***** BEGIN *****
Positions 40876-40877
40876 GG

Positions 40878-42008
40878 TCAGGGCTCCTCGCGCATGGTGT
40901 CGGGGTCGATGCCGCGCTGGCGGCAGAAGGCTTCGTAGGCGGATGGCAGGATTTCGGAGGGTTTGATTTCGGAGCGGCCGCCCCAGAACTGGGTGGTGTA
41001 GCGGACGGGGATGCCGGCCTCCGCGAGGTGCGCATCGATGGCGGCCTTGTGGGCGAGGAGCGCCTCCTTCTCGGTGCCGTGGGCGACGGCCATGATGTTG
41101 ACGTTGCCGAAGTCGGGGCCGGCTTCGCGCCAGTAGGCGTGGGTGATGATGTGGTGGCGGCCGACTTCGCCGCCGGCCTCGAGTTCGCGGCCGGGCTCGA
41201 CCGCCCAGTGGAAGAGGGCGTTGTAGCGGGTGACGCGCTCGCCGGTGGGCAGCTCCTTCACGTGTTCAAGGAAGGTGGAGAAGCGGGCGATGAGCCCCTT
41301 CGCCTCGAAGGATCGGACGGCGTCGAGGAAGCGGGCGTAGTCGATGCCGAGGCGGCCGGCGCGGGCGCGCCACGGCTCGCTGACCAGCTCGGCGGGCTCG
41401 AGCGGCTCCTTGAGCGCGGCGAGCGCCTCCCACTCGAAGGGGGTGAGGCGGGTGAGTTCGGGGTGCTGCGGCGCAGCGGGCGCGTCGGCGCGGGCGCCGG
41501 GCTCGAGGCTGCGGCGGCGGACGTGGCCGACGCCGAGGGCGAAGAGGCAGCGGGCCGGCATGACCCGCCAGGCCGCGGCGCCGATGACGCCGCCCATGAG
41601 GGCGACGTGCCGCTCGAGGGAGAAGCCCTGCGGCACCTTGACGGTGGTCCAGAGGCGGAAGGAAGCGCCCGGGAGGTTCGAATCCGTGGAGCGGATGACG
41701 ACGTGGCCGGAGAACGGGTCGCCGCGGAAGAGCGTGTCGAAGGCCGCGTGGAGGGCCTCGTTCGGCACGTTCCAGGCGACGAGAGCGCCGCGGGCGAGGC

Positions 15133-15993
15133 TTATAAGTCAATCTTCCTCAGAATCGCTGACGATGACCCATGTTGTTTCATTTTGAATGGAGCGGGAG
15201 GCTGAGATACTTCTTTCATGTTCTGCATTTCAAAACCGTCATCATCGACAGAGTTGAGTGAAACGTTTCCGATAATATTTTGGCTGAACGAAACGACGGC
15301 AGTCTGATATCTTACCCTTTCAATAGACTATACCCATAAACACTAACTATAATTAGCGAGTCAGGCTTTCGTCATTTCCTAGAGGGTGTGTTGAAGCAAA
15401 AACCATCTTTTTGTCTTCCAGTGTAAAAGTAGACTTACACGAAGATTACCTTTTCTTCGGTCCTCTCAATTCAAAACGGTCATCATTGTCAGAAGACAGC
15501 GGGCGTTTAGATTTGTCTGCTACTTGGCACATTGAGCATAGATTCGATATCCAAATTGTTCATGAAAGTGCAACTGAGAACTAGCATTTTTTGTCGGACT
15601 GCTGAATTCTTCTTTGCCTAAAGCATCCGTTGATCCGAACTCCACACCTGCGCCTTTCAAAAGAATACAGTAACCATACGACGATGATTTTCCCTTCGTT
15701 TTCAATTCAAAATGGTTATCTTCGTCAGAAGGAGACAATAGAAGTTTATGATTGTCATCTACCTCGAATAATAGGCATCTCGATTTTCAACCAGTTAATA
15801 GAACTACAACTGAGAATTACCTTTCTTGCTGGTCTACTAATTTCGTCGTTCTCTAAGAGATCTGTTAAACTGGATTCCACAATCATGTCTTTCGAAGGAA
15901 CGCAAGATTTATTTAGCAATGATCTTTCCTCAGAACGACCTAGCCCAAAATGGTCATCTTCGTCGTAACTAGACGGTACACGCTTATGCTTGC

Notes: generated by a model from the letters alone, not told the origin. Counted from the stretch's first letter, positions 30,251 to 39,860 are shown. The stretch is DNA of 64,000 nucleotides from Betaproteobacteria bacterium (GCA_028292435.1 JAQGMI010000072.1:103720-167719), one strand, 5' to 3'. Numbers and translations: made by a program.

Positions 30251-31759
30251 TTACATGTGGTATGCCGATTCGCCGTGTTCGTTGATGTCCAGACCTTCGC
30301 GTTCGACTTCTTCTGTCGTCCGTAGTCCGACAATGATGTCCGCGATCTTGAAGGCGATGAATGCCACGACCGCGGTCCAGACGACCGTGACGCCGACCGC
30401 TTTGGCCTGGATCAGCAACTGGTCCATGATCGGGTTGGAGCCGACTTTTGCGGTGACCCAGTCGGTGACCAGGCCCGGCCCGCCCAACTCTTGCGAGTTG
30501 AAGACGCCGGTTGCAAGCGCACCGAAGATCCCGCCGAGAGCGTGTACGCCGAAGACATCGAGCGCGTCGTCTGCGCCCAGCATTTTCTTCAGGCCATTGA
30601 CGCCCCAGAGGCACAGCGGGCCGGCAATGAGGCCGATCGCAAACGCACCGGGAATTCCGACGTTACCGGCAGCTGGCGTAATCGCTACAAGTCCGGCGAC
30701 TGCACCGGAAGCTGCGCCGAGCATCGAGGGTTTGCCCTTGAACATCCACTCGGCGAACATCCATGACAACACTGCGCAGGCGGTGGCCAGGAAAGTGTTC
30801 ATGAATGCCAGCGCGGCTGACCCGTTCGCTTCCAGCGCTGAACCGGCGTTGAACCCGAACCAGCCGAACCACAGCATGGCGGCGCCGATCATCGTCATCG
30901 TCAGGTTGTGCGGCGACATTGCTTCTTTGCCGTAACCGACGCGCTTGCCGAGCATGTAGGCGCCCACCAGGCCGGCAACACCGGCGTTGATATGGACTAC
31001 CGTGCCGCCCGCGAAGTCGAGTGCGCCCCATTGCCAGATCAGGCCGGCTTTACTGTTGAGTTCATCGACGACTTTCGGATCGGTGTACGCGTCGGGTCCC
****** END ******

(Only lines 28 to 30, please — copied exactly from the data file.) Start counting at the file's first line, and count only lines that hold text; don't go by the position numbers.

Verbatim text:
30401 TTTGGCCTGGATCAGCAACTGGTCCATGATCGGGTTGGAGCCGACTTTTGCGGTGACCCAGTCGGTGACCAGGCCCGGCCCGCCCAACTCTTGCGAGTTG
30501 AAGACGCCGGTTGCAAGCGCACCGAAGATCCCGCCGAGAGCGTGTACGCCGAAGACATCGAGCGCGTCGTCTGCGCCCAGCATTTTCTTCAGGCCATTGA
30601 CGCCCCAGAGGCACAGCGGGCCGGCAATGAGGCCGATCGCAAACGCACCGGGAATTCCGACGTTACCGGCAGCTGGCGTAATCGCTACAAGTCCGGCGAC